Hear Beowulf Read In the Original Old English: How Many Words Do You Recognize?

beowulf original
I was as sur­prised as most peo­ple are when I first heard the ancient lan­guage known as Old Eng­lish. It’s noth­ing like Shake­speare, nor even Chaucer, who wrote in a late Mid­dle Eng­lish that sounds strange enough to mod­ern ears. Old Eng­lish, the Eng­lish of Beowulf, is almost a for­eign tongue; close kin to Ger­man, with Latin, Norse, and Celtic influ­ence.

As you can hear in the Beowulf read­ing above from The Tele­graph, it’s a thick, con­so­nant-rich lan­guage that may put you in mind of J.R.R. Tolkien’s elvish. The lan­guage arrived in Briton—previously inhab­it­ed by Celtic speakers—sometime in the fifth cen­tu­ry, though whether the Anglo-Sax­on inva­sion was a hos­tile takeover by Ger­man­ic mer­ce­nar­ies or a slow pop­u­la­tion drift that intro­duced a new eth­nic­i­ty is a mat­ter of some dis­pute. Nev­er­the­less it’s obvi­ous from the read­ing above—and from texts in the lan­guage like this online edi­tion of Beowulf in its orig­i­nal tongue—that we would no more be able to speak to the Anglo-Sax­ons than we would to the Picts and Scots they con­quered.

So how is it that both the lan­guage we speak and its dis­tant ances­tor can both be called “Eng­lish”? Well, that is what its speak­ers called it. As the author of this excel­lent Old Eng­lish intro­duc­to­ry text­book writes, speak­ers of “Old Eng­lish,” “Mid­dle Eng­lish,” and “Mod­ern Eng­lish” are “them­selves mod­ern”; They “would have said, if asked, that the lan­guage they spoke was Eng­lish.” The changes in the lan­guage “took place grad­u­al­ly, over the cen­turies, and there nev­er was a time when peo­ple per­ceived their lan­guage as hav­ing bro­ken rad­i­cal­ly with the lan­guage spo­ken a gen­er­a­tion before.” And while “rel­a­tive­ly few Mod­ern Eng­lish words come from Old Eng­lish […] the words that do sur­vive are some of the most com­mon in the lan­guage, includ­ing almost all the ‘gram­mar words’ (arti­cles, pro­nouns, prepo­si­tions) and a great many words for every­day con­cepts.” You may notice a few of those dis­tant lin­guis­tic ances­tors in the Beowulf pas­sage accom­pa­ny­ing the read­ing above.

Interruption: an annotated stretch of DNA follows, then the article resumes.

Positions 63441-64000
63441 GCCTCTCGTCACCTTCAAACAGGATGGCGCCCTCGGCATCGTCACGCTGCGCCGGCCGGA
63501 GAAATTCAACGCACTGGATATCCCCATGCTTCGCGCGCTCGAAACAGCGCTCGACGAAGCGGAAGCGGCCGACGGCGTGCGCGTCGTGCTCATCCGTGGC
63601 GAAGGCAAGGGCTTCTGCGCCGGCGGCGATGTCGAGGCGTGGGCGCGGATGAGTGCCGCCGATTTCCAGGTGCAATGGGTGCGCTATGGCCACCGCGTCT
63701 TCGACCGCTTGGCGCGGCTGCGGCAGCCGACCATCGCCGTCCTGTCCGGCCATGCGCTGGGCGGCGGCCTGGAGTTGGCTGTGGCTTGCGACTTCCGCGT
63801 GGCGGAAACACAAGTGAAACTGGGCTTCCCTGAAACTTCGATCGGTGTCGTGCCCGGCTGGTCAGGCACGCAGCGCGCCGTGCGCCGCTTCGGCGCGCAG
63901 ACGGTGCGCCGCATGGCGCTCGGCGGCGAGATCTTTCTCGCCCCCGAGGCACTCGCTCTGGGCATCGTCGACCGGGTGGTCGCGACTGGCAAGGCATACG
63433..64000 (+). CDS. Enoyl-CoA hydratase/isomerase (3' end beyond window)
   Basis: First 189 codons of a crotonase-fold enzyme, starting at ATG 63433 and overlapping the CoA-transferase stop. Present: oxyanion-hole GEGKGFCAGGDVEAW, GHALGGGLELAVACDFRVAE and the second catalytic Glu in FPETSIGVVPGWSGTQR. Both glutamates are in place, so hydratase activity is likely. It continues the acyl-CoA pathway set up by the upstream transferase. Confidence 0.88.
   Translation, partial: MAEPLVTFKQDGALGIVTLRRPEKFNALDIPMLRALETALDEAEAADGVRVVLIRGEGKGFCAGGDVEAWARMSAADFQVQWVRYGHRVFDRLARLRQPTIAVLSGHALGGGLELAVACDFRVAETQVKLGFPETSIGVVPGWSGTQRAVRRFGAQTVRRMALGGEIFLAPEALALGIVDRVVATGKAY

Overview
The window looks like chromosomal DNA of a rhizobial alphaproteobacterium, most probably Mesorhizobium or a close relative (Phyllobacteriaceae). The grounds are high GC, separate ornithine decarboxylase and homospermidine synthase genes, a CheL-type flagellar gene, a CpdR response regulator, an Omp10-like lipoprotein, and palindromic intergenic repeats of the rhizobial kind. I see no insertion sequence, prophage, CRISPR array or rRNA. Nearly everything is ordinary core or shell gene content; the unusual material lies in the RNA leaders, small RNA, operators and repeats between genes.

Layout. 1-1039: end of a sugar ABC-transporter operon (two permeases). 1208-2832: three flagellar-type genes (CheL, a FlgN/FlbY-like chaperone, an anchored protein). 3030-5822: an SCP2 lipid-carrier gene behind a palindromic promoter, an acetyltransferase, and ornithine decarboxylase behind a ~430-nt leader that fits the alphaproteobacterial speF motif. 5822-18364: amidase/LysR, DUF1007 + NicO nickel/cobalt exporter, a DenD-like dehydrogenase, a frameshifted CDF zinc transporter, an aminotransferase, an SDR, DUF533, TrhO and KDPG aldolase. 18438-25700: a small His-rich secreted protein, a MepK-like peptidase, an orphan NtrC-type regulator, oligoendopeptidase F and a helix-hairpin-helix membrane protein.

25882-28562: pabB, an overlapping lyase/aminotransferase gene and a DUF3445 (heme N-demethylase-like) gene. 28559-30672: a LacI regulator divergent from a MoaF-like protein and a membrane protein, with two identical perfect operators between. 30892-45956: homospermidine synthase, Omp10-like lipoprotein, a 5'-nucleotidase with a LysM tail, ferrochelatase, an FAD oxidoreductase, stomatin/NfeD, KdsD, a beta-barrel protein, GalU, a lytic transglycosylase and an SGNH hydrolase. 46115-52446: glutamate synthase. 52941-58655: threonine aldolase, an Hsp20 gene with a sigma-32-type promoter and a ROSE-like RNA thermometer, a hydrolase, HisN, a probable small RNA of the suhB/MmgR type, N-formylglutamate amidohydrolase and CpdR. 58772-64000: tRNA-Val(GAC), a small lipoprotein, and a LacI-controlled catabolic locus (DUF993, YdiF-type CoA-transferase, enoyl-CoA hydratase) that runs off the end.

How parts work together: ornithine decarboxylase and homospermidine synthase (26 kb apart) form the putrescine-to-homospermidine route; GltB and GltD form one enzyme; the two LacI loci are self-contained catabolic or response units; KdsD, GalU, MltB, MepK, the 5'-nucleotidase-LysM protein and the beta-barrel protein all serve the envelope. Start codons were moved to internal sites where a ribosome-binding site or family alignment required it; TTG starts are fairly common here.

Beowulf is, of course, the old­est epic poem in Eng­lish, writ­ten some­time between the 8th and ear­ly 11th cen­tu­ry. It draws, how­ev­er, not from British sources but from Dan­ish myth, and is in fact set in Scan­di­navia. The title char­ac­ter, a hero of the Geats—or ancient Swedes—travels to Den­mark to offer his ser­vices to the king and defeat the mon­ster Gren­del (and his moth­er). The prod­uct of a war­rior cul­ture, the poem shares much in com­mon with the epics of Homer with its code of hon­or and praise of fight­ing prowess. And here see vocal­ist, harpist, and medieval schol­ar Ben­jamin Bag­by per­form the open­ing lines of the poem as its con­tem­po­rary audi­ence would have expe­ri­enced it—intoned by a bard with an Anglo-Sax­on harp. The mod­ern Eng­lish sub­ti­tles are a boon, but close your eyes for a moment and just lis­ten to the speech—see if you can pick out any words you rec­og­nize. Then, per­haps, you may wish to turn to Ford­ham University’s online trans­la­tion and find out what all that big talk in the pro­logue is about.